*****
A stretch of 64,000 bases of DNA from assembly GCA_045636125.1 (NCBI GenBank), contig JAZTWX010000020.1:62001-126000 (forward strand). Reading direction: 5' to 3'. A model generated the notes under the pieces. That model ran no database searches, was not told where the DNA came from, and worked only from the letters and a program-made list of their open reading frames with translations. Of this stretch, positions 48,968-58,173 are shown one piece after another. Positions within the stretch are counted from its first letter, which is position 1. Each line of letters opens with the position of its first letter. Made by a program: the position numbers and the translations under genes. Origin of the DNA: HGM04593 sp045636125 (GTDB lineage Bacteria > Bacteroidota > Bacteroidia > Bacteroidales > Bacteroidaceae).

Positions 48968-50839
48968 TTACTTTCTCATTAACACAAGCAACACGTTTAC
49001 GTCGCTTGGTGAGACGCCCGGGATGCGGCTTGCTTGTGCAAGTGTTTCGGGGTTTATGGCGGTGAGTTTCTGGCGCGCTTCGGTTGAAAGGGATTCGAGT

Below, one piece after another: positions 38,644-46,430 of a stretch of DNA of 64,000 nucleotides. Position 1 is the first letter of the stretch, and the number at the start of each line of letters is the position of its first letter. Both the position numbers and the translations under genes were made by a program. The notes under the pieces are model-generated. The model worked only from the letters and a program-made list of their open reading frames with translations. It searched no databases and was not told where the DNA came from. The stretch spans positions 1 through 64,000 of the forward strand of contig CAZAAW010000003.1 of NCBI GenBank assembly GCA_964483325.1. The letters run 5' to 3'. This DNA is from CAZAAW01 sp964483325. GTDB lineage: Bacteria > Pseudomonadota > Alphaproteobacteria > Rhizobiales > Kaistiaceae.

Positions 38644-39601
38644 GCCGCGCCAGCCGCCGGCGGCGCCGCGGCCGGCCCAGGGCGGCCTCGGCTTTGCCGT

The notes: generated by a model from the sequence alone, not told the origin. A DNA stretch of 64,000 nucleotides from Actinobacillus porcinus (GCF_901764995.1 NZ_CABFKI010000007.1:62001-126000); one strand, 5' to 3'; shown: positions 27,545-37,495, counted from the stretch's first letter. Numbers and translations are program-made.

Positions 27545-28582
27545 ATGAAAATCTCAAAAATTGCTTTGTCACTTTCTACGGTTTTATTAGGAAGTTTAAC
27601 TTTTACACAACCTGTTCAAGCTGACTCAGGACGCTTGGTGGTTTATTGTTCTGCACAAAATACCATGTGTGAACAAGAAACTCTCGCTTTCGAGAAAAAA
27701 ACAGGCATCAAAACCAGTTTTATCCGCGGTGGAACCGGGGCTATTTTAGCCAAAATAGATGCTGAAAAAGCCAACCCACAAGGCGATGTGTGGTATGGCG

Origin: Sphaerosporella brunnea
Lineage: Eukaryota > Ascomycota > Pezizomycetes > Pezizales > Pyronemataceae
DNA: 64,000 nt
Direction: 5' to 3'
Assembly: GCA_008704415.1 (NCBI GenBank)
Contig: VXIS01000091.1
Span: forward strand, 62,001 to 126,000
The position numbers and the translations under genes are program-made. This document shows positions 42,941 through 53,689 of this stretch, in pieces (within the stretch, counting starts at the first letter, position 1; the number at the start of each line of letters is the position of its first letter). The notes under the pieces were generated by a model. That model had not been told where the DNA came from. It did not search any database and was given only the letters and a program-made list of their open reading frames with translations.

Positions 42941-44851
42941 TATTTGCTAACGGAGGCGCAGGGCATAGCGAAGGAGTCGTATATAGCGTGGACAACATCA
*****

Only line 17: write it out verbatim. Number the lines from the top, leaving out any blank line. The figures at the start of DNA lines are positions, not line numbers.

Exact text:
Assembly: GCA_008704415.1 (NCBI GenBank)